On the one hand, there is pepper in these cookies, at least in most recipes. By default, though, there are no nuts. I ended up not putting any nuts in mine at all. The name, however, refers to the way they look: like nuts. Some recipes use almond flour, and some actually put pieces of nuts in the dough, while others use citrus peel. I keep mine simple with no add-ins.
Obviously, they’re vastly similar to my cardamom molasses cookies, but those cookies are heavy on the ginger, cardamom, and sugar, while these are soft, subtle, and, the way I make them, heavy on the anise.
Oh, and they’re coated with powdered sugar. They’re like delightful little bon-bons.
german pfeffernüsse with anise
makes 2 dozen small cookies
adapted from The Perfect Cookie, by America’s Test Kitchen
4 Tbsp (2 oz) unsalted butter
1 tsp ground cardamom
1 tsp anise seeds or ground anise
1 tsp fennel seeds
1/2 tsp ground cinnamon
1/2 tsp ground allspice
1/4 tsp ground black pepper
1/3 c (4 oz) molasses
1/4 c (1.75 oz) dark brown sugar
2 c (8.5 oz) all-purpose flour
1/2 tsp baking powder
1/2 tsp salt
1 large egg
1/2 c powdered sugar
Melt the butter in a small sauce pan over medium-low heat. Don’t let it brown or bubble too much.
Once the butter is melted, add the cardamom, anise, fennel, cinnamon, allspice, and black pepper, and whisk until smooth. cook for another couple of seconds, until fragrant. Remove from heat and set aside.
In a small bowl, whisk together flour, baking powder, and salt.
Transfer the butter-spice mix to a large bowl and whisk in the molasses and brown sugar. Add the egg and whisk until smooth.
Using a wooden spoon or electric mixer with paddle attachments (like the whip/beater but with fewer loops), mix the dry ingredients into the wet until it forms a homogenous dough with no lumps of flour remaining. It may be a little bit sticky, but after you chill the dough, it’ll be easy to handle.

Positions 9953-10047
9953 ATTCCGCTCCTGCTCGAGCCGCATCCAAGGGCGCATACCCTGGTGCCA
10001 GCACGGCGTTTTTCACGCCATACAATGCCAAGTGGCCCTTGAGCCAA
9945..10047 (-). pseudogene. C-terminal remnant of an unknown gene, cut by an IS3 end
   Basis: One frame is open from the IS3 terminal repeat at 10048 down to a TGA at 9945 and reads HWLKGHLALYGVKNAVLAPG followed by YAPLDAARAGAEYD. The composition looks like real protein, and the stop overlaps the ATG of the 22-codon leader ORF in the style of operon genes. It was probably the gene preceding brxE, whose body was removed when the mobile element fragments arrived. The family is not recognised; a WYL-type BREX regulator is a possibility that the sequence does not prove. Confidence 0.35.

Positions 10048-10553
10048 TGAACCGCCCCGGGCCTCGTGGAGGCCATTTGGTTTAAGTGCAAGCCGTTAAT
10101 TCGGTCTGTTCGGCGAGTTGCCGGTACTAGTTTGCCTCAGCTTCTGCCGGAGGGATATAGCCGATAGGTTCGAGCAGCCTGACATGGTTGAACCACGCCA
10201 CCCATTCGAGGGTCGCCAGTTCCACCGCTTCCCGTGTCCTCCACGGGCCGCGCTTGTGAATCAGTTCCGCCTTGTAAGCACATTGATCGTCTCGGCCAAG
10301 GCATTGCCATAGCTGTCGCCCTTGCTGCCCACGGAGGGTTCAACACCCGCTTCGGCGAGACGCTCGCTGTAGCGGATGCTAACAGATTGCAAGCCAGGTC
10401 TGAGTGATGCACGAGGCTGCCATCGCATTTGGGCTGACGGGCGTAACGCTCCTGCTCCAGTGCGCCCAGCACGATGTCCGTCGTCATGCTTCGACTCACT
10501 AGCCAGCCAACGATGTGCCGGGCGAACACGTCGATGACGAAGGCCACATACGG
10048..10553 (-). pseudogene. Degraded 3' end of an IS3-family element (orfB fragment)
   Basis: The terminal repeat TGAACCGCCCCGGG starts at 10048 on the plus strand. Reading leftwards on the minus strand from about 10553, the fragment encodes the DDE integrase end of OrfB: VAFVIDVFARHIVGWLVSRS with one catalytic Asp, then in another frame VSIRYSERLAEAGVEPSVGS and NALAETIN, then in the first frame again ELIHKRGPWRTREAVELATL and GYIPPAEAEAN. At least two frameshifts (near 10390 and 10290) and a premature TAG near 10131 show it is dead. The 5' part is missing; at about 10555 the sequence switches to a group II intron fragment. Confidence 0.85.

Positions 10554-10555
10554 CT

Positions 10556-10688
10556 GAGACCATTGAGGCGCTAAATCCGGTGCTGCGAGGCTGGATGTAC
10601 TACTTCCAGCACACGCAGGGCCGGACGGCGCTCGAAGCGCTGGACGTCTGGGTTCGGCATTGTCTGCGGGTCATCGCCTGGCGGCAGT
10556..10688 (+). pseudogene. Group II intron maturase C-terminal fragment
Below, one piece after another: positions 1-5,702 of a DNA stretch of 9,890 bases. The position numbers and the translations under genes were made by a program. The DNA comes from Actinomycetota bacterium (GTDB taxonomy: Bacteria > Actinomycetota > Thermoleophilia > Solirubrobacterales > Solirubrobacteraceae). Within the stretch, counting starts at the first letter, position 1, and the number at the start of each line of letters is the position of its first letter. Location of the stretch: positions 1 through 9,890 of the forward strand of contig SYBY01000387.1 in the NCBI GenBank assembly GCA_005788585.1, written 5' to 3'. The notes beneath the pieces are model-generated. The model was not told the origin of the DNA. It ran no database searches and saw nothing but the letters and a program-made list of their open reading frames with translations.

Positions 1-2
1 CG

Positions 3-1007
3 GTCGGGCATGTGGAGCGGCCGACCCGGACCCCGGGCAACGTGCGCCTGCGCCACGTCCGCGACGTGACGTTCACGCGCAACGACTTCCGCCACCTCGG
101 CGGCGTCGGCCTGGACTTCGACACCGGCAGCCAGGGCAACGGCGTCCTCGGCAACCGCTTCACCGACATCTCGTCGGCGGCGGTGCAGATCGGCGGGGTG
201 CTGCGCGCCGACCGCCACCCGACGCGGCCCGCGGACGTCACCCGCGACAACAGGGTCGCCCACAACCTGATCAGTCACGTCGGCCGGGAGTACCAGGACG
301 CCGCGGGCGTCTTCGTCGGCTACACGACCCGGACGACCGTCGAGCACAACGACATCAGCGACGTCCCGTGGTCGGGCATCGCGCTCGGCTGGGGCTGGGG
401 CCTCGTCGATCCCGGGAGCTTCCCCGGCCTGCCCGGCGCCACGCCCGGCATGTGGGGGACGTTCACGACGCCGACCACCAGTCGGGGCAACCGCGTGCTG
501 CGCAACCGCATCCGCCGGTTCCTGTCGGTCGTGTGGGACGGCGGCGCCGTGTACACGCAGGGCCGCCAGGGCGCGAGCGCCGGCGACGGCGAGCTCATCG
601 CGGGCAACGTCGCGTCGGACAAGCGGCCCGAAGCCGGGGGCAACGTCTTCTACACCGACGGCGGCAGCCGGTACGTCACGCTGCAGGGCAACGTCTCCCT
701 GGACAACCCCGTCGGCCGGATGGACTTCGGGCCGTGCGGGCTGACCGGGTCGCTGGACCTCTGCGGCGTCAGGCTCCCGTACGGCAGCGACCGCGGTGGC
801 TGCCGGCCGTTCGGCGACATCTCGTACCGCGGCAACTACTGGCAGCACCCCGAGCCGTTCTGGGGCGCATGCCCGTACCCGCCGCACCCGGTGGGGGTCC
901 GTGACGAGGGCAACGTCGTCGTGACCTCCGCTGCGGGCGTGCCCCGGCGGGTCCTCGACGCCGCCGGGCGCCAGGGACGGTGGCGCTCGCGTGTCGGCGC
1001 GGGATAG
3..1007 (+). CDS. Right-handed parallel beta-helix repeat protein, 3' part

Form a rectangle with the dough and wrap in plastic wrap. Chill for at least an hour.
While the dough is chilling, preheat the oven to 350 F/175 C and line 1-2 baking sheets with parchment paper.
Cut the dough rectangle in half and keep one half chilled while working with the other.
Cut the other half into 12 equal pieces, roll the pieces into spheres, and place on the baking sheets about 1-2 inches apart. Put the first sheet in the oven while preparing the other half of the cookies.
Repeat the previous step with the other half of the dough, baking each batch for 10 – 12 minutes until the tops are completely dry and the cookies are slightly lighter in color, but still a little soft.
Let the cookies cool on the pan for a few minutes, then transfer to a wire rack to cool completely (about 15 minutes or more) before tossing in the powdered sugar.
Once fully cooled, add the powdered sugar to a bowl and toss the cookies a few at a time to coat completely.
Auf Wiedersehen und Frohe Weihnachten!
St. Nicholas 😉
Last year, I made a decision to master pie once and for all. I went about it as scientifically as possible: I compiled half a dozen pie crust recipes, tested each one (with labels, taste-testing, notes, sample batches, and all), and developed my own recipe.